Let’s be frank – there are a LOT more questions to ask than just these three, but if you can’t answer these questions specifically, your store is doomed before you start.
Question 1: How will you price your product?
This is not about your profit margin. This is about whether your product is a single price per item without any extras, or it’s a product with add-ons like customised engraving that can be paid or free. You might be selling something that comes in different colours (with no price difference between colours) or different sizes and each size has a different price.
You may have a simple base product and a long list of choices the customer can make, and each choice has a different cost that adds to the total. Example: You are selling a chest of drawers (the simple base product), and people can choose from 2, 4 or 6 drawers. Then they must choose the finish – will it be varnished or painted or distressed (each of these is a different cost that gets added.) Finally, they can choose the drawer handles – do they want fancy, expensive handles, or the no frills, cheap versions?
Whatever your pricing structure is, you must know it upfront and be able to communicate it clearly. If you can’t explain it easily, you don’t understand it well enough.
If you are building a WordPress store, the different pricing structures will mean you’ll need different plugins and some of the really great plugins cost money. You don’t want a surprise bill at the end of the build, so know your structure upfront.
Question 2: Will you sell locally or internationally or both?
People are quick to decide that the whole world needs their product, so they’ll just ship it everywhere! Unfortunately shipping and currencies can throw all sorts of spanners in the works. Selling locally is pretty straightforward and doesn’t present much of an issue but selling internationally can be a headache.
We’re in South Africa and sadly, as of publication of this article, PayPal still doesn’t support South African Rands. So, let’s start there – what currency will you sell in? Rands or Dollars or Euros or all of them? Do you want the store currency to reflect the country that your web visitor is sitting in (i.e. it’ll show Rands when I’m browsing from SA, or US Dollars when I’m browsing from America, or Pounds if I’m in the UK), or do you want them to be able to switch between currencies using a selection box of sorts? (i.e. I’m in South Africa but I want to see the dollar price because I want to tell my friend in the States how much the product is.)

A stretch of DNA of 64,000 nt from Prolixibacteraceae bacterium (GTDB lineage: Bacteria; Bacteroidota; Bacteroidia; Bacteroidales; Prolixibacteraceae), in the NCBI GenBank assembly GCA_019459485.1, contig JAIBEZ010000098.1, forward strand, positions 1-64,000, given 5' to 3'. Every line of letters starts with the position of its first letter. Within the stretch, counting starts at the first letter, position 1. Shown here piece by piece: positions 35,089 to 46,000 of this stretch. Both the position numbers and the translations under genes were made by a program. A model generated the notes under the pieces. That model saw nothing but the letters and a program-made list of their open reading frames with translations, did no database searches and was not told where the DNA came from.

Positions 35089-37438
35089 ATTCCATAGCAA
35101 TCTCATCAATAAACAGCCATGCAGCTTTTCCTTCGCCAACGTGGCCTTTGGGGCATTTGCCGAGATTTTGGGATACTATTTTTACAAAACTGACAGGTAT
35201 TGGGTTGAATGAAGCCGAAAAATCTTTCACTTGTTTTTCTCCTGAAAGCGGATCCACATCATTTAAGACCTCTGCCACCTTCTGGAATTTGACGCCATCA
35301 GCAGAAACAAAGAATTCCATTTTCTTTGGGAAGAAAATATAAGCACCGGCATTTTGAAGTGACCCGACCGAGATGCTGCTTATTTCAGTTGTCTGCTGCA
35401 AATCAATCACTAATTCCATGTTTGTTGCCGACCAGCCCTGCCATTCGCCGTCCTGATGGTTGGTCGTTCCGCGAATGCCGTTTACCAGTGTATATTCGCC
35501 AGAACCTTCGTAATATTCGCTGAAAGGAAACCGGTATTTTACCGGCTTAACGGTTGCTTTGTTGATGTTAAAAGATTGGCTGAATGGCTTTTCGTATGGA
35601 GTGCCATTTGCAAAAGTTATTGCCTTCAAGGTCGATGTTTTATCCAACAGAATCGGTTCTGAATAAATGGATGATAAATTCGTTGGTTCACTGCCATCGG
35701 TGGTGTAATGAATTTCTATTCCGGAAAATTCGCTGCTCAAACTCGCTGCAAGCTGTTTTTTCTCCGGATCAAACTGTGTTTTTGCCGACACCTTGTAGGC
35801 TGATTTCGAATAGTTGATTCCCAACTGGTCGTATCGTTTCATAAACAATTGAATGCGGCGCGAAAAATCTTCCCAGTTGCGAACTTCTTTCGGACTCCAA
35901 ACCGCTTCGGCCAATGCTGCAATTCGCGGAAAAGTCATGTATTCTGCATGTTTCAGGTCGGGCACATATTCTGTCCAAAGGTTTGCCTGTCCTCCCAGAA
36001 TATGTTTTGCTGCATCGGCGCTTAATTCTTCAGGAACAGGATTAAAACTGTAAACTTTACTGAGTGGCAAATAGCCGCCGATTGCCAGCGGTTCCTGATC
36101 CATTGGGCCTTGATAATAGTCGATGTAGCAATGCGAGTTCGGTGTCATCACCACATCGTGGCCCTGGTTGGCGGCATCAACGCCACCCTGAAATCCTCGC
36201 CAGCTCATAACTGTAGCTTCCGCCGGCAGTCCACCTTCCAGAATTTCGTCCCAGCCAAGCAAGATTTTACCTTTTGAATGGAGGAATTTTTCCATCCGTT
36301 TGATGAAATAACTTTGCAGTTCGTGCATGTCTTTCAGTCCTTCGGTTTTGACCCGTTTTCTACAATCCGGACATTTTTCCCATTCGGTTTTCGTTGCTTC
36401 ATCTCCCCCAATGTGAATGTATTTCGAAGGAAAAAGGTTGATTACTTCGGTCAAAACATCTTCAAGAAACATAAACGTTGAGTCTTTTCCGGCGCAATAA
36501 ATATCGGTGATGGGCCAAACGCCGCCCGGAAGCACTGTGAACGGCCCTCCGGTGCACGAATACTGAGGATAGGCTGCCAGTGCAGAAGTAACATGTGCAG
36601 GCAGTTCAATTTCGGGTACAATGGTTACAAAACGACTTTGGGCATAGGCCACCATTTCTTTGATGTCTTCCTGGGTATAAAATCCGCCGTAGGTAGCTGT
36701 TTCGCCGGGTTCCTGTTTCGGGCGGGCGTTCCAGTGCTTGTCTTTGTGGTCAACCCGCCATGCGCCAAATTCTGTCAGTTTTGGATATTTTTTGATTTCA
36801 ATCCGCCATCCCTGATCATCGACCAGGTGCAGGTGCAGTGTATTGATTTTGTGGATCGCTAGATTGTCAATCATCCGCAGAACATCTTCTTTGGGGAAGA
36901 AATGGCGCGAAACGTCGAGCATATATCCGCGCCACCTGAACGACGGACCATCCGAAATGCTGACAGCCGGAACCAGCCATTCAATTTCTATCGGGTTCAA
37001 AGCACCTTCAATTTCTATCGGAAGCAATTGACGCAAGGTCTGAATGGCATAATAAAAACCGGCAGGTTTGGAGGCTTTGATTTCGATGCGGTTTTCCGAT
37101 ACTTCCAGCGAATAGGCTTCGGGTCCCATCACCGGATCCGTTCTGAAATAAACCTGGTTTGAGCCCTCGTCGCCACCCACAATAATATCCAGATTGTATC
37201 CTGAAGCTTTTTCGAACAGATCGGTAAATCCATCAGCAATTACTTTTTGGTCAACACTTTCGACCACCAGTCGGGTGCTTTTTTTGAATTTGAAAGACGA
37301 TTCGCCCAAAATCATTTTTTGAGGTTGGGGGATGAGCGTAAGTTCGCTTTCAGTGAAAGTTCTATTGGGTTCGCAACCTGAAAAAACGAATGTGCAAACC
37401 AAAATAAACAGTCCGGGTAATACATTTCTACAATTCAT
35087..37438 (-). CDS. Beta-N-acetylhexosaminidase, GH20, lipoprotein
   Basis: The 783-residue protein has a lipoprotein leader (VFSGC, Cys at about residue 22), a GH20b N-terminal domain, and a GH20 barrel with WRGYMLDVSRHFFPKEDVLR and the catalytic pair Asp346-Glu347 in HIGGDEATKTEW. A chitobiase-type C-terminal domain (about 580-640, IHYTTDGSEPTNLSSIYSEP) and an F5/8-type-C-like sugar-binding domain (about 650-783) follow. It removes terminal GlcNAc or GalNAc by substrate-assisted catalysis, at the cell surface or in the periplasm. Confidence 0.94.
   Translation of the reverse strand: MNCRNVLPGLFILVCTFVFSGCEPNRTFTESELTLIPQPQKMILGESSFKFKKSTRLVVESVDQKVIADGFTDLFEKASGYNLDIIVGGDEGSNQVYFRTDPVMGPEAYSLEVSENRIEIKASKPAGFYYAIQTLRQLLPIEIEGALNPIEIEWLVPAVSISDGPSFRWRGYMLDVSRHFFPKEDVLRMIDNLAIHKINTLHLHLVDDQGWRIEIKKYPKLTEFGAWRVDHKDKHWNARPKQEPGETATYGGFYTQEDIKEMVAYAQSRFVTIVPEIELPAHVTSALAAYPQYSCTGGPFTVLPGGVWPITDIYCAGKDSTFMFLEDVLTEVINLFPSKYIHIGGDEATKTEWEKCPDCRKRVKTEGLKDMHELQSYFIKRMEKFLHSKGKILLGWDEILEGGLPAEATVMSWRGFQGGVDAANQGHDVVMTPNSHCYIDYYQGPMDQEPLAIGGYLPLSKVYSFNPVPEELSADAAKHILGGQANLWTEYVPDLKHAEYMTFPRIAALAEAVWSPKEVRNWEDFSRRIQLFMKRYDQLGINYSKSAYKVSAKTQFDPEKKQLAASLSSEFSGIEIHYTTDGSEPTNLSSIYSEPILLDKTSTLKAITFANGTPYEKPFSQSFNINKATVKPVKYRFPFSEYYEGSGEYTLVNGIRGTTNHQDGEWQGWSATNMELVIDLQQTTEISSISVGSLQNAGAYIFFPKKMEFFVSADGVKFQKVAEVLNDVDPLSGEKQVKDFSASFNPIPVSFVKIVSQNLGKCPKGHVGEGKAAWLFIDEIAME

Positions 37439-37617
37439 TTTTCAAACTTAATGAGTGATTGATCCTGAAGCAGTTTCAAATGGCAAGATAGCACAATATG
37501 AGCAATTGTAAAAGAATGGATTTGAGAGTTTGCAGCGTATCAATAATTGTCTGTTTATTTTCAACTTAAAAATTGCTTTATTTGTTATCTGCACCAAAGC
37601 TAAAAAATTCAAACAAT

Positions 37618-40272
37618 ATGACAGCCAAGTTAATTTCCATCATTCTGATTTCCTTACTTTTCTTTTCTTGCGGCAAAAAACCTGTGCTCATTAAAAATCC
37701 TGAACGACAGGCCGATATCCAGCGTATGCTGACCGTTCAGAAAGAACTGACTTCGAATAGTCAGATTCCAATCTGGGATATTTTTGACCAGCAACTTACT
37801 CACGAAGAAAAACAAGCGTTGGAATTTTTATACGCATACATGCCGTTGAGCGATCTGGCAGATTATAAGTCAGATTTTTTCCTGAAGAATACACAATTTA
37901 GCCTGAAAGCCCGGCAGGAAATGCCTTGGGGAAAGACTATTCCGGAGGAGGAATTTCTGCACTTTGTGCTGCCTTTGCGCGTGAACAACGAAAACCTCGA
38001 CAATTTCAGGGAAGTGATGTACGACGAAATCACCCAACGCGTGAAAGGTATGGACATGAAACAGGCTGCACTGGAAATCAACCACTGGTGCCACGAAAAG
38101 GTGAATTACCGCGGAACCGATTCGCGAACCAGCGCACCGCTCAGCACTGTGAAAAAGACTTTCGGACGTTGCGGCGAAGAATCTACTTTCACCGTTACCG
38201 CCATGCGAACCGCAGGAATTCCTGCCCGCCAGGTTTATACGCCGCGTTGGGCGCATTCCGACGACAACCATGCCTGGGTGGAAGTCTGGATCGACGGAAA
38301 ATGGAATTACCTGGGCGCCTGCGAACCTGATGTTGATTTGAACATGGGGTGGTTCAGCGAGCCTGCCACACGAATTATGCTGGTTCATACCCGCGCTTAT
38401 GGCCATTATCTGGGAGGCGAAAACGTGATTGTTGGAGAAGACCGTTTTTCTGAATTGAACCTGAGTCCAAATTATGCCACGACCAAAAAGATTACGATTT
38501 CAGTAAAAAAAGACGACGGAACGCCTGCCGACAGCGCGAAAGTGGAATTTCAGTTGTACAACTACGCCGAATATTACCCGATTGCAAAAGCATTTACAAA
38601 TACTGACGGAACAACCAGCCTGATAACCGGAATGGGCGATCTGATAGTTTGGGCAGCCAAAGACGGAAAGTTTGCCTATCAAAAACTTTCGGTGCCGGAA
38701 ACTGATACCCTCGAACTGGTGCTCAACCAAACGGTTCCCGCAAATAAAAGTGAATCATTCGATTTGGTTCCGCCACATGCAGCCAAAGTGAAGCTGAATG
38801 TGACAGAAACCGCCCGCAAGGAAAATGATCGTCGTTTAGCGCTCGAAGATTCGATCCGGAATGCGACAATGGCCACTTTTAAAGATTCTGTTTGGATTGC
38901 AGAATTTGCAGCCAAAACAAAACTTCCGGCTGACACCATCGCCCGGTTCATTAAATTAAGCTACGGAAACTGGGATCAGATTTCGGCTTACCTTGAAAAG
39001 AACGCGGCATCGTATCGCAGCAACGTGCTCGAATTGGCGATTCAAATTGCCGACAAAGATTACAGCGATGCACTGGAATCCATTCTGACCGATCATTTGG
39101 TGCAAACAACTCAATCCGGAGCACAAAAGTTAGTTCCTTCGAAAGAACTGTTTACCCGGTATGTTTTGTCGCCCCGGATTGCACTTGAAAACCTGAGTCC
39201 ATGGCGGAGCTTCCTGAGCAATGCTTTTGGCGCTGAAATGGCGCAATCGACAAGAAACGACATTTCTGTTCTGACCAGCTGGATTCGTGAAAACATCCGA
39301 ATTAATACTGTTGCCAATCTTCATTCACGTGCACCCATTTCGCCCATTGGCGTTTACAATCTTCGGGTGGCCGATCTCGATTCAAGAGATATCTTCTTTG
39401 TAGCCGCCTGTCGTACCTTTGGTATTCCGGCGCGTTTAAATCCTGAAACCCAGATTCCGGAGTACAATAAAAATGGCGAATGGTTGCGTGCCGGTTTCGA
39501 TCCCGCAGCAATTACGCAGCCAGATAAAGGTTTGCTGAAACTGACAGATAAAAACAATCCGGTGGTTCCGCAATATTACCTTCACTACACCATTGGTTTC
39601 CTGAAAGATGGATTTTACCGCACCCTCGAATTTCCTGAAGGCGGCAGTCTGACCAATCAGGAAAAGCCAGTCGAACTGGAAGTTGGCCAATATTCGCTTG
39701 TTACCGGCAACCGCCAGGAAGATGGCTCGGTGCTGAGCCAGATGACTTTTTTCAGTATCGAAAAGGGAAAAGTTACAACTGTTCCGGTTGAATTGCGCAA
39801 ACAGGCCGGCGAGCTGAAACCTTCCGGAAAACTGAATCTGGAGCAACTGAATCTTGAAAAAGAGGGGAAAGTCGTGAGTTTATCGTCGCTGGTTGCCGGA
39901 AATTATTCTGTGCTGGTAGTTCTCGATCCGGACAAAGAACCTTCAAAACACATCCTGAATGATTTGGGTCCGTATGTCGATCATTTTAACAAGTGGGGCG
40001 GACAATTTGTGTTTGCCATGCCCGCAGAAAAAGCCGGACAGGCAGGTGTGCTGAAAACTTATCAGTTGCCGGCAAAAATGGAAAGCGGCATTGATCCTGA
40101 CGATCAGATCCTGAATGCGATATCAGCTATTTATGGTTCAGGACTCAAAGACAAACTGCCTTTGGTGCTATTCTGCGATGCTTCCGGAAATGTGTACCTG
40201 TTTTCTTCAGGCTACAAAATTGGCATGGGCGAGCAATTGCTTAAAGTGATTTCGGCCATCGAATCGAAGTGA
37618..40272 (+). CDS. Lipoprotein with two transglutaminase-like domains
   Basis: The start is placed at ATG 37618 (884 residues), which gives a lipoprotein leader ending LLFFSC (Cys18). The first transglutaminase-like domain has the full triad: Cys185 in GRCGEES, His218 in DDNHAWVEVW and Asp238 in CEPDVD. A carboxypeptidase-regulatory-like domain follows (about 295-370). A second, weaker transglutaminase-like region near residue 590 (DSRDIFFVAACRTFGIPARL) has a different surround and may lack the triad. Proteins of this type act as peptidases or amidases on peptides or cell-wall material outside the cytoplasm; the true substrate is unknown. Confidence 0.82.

Once you’ve decided on the currency, do you have the payment gateways to support them? If you want to sell in Rands and Dollars, you’ll need a local gateway (i.e. PayU), and you’ll probably want PayPal as your international gateway because it’s so widely recognised. If you only want one gateway (to keep things simple), which do you choose? PayPal is a pain for South African payments because you’ll have to pay foreign exchange fees on payments that were made by South Africans (such a waste of your money). PayU can accept overseas credit cards but only if they’re verified, so your customer’s card may not be accepted.
The point is you need to understand upfront that this single decision has a lot of repercussions whichever way you go, and each path has its own set of challenges and rewards.
Question 3: How will you handle shipping?
This is a deal breaker. It follows on from whether you’ll sell your products locally or internationally. If you sell locally (shipping only within South African borders) the scenario is more manageable and more predictable. It’s much easier to find a courier (there are more options), it’s far cheaper, and you have a better idea of when products will arrive at their destination. They will also arrive relatively quickly and, in this age of instant gratification, that’s a huge bonus.
But what if you want to ship internationally? It’s a big, wide world and the shipping charges change dramatically from country to country, and from big city to tiny town that no one’s ever heard of.
Whatever you decide, you’ll have to figure out how you’ll charge for it, and therein lies the dilemma. If you sell small, light products locally, flat rate shipping is usually the easiest way to go. Even better if you hide the shipping cost in your product price and offer “free shipping”.
It’s when your products are larger and heavier that you encounter issues. You can’t afford to make mistakes with the shipping. It’ll cost you a fortune if you undercharge, and if you overcharge your customers will abandon the purchase. If you’re building a WordPress site, ideally you’ll need a courier that has a WordPress plugin that will calculate the shipping costs at checkout. Unfortunately, there are very few that do this, and those that do can charge high rates for the privilege.
Again, whatever you decide, know there are repercussions to your decision that could profoundly impact your profit margins.
These questions can be intimidating BUT they all have answers. Answering them in full before you start will save you a lot of time and heartache in the long run.